Destructive Trends in Mental Health and book reviewing

Here’s an example of “an expert is only someone who agrees with me” kind of thinking. This opinion piece mentions the book Destructive Trends in Mental Health edited by Rogers Wright and Nick Cummings but then seems to damn it because it was reviewed by Dean Byrd on the Narth website. Does this guy even know who Wright and Cummings are?

12 thoughts on “Destructive Trends in Mental Health and book reviewing”

  1. Nathan: I believe you are correct about Wright and Cummings and yes I would like you to post your experiences. Send them in an email and I will post them separately.


  2. Hi Warren,

    It’s been awhile. Finally got my computer up and running again…

    Anyways, the review was another tired, cliched, collection of straw man arguments. The author was stupid enough to ask the following question (paraphrased): if a patient wanted to go from straight to gay, would Wrights and Cummings help him out? The author was making a poor attempt at wit, as he expects the reader to see this as a rhetorical question (he thinks the answer would be an obvious “no”). However, little does he know that Wright and Cummings WERE involved in supporting gay rights within the APA, and so the answer to the author’s question would be a resounding YES.

    You are right, he has no idea of who Wright and Cummings are. Ignorance is (un)bliss.

    YES they would help a patient go gay, and YES they would help a patient go straight.

    By the way, if you want, I can give you the details about my re-orientation therapy, and maybe you can post it or something.

    In fact, most people would be surprised at what actually goes on.

    Here’s a hint: the line between re-orientation therapy and gay-affirmative therapy gets seriously blurred, but in a way that helps me create the type of life I want to live.


  3. Pftt, sorry, work phone calls at 8am — what is the World coming to?

    I also wanted to ask what your opinion was of Exodus quoting of Paul Cameron (and they do that a great deal, actually). I understand you said you do not use Cameron — I assume there must be a reason — and neither would I. But Exodus does.

    Paul Cameron’s joining of the harijans occured 20 years ago. Academics avoid him like the plague. Yet Exodus does not?

  4. Leaving Paris alone … (please)

    Are you saying you see the Paul Cameron issue as a political one?

    I know there are loons out there. I deal with several each day. But Cameron was “done” over the worst possible professional “crime” — if he was just a loon that wouldn’t matter. I’m talking about his “body of work”.

    If you are not too familiar with hs work — you should be.

    Ditto, Paris Hilton. Forewarned is forearmed.

  5. No, no, no.

    This is VERY SERIOUS.

    You will NOT export Paris Hilton. Starbucks was more than enough.

    Wars have started over less. If you have any influence, please pass this on.

  6. I have reviewed articles for Psychological Reports before and they have taken my suggestions very seriously on a host of subjects. I have published there in part because I am too cheap to pay for those pages. I don’t have a strong opinion on the issue of whether work should or shouldn’t be published due to the political nature of the subject matter. I do wonder about the generalizability issue and how it made it through peer review if there wasn’t something to it. Without reading it, that is all I can do at this moment – wonder, that is.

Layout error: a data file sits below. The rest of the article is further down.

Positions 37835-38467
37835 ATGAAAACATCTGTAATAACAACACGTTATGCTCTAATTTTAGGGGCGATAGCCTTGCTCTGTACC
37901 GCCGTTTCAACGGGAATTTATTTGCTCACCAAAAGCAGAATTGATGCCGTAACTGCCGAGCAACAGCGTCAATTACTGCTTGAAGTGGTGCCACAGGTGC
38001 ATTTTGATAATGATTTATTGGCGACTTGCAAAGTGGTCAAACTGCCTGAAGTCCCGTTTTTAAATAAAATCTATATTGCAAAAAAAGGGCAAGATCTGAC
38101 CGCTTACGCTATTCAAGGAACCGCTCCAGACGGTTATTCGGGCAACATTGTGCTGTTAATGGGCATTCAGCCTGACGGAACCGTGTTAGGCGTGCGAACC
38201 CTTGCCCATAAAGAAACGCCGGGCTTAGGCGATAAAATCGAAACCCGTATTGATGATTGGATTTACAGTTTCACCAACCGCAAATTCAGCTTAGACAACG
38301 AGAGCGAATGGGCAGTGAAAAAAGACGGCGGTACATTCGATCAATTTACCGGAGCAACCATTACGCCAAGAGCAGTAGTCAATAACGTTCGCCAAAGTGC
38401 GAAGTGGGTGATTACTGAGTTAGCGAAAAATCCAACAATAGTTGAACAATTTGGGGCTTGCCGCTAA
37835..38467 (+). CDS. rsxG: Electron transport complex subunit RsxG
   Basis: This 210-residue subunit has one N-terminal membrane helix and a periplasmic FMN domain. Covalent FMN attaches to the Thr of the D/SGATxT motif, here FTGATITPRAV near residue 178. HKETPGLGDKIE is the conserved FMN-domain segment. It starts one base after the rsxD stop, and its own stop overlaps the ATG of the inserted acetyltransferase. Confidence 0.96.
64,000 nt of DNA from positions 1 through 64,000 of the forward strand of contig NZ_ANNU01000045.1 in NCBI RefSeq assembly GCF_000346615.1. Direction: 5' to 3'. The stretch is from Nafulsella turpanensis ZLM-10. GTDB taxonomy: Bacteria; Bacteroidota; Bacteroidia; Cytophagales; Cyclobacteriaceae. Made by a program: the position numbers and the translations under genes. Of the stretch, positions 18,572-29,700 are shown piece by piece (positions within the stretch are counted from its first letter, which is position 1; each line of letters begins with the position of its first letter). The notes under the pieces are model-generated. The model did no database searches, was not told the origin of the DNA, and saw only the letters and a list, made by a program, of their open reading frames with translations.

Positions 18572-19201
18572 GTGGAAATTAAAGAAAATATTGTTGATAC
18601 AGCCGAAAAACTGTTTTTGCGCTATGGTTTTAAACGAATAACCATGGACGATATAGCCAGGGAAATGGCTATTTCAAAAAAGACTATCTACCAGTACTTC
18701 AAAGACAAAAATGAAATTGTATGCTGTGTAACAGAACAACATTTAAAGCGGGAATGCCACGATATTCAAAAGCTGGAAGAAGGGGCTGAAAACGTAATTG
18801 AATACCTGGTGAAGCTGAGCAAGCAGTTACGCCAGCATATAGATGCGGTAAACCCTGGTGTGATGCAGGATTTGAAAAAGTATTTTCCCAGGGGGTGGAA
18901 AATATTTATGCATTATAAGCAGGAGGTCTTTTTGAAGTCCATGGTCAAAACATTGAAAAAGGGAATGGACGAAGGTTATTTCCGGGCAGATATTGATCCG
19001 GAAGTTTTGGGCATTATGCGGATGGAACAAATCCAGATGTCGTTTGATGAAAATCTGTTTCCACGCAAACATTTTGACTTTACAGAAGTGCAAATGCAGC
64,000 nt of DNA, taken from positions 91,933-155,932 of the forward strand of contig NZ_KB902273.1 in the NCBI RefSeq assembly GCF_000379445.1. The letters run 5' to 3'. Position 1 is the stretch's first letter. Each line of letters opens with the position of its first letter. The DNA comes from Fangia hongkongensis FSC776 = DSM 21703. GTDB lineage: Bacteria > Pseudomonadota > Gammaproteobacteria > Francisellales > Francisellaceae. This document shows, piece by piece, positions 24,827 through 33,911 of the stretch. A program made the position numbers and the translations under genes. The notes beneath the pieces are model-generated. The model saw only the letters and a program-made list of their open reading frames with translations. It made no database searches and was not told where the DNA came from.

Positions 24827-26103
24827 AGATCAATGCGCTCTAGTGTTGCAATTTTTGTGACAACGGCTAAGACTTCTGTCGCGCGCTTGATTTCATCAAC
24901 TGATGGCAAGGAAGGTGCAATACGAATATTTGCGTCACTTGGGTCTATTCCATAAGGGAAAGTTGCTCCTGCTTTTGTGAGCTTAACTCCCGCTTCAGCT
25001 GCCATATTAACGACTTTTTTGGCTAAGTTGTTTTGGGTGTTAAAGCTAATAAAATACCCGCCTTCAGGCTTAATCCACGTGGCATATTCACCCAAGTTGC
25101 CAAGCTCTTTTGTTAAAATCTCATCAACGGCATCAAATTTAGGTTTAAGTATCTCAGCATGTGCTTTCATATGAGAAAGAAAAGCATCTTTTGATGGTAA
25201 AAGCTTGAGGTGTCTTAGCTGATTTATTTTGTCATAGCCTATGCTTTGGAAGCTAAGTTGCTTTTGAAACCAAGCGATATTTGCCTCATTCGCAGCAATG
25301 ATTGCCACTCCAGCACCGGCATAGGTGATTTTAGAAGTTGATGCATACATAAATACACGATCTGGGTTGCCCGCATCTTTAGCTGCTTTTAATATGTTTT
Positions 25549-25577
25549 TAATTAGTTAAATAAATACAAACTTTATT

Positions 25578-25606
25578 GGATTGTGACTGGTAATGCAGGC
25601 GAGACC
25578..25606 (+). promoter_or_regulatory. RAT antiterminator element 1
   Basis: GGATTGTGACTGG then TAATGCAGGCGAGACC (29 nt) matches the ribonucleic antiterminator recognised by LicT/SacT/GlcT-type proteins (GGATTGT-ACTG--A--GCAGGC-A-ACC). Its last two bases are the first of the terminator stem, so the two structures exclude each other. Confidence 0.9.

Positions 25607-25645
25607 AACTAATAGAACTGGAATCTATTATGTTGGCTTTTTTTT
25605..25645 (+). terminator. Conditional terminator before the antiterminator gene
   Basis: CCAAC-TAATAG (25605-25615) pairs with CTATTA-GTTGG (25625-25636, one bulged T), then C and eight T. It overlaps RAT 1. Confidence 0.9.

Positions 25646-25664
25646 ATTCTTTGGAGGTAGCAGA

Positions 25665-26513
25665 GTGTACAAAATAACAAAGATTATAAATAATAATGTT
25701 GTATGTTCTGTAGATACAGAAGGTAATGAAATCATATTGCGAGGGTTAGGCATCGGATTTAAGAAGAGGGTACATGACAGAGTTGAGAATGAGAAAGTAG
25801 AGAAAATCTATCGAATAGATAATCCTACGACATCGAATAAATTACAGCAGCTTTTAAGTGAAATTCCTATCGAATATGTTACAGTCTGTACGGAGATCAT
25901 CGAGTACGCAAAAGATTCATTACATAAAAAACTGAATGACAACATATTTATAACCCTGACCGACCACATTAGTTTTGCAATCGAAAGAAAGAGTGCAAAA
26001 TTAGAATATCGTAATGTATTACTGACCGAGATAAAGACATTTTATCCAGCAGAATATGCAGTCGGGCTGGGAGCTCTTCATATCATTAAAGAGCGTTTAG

7. I have nothing to do with Paris Hilton; actually exportation (or would it be deportation?) sounds ok, with me.

    Believe it or not, I do not know much about the Paul Cameron ordeal. I do not reference his studies in my work.

    It seems to me that the most recent work on AIDS cannot be generalized to homosexuals as a group. Any work that looks at disease types and then generalizes to an entire group of people has to be questioned. Behavior is the key, you are at risk if you do certain things, not matter what your sexual feelings are.

  8. Also: just as quietly as a public blog can be…

    Do you PERSONALLY agree with Paul Cameron’s work?

    Do you PERSONALLY think he should be be published? Even when he pays for the page space, as with Epstein’s Psychology Today?

    (Pleased don’t give me a “free speach” blah blah. It’s America — Paul Cameron has the same right to say any nonsense he wants. I’m asking about YOUR opinion.)

  9. No probs, we’ll remember that when we start our own 🙂

    After today’s shopping spree with two teenage nieces, snippy doesn’t even come close…

    (BTW: stop exporting Paris Hilton Inc!!!)

  10. His comments should reflect who Wright and Cummings are and their accomplishments within the APA and indeed for gays and lesbians. The book is clear that Cummings supports gay rights and yet he holds the position he does regarding reorientation therapy. Reminds me of how Robert Epstein was treated when he dared to suggest that evidence exists for sexual orientation change.

    Snippy? Well, it is a blog after all 🙂

  11. I’m sorry Warren, but I’m not following you.

    Mel Seesholtz appears as equally qualified to talk about the social bias that people bring to a definition of mental health as you are to talk about the theraputic bias that people bring to a discussion of society.

    Why do you think he is a “good example”, and what makes you think he is uninformed about Wright and Cummings?

    Without this your post unfortunately seems only like a snippy comment. (?)

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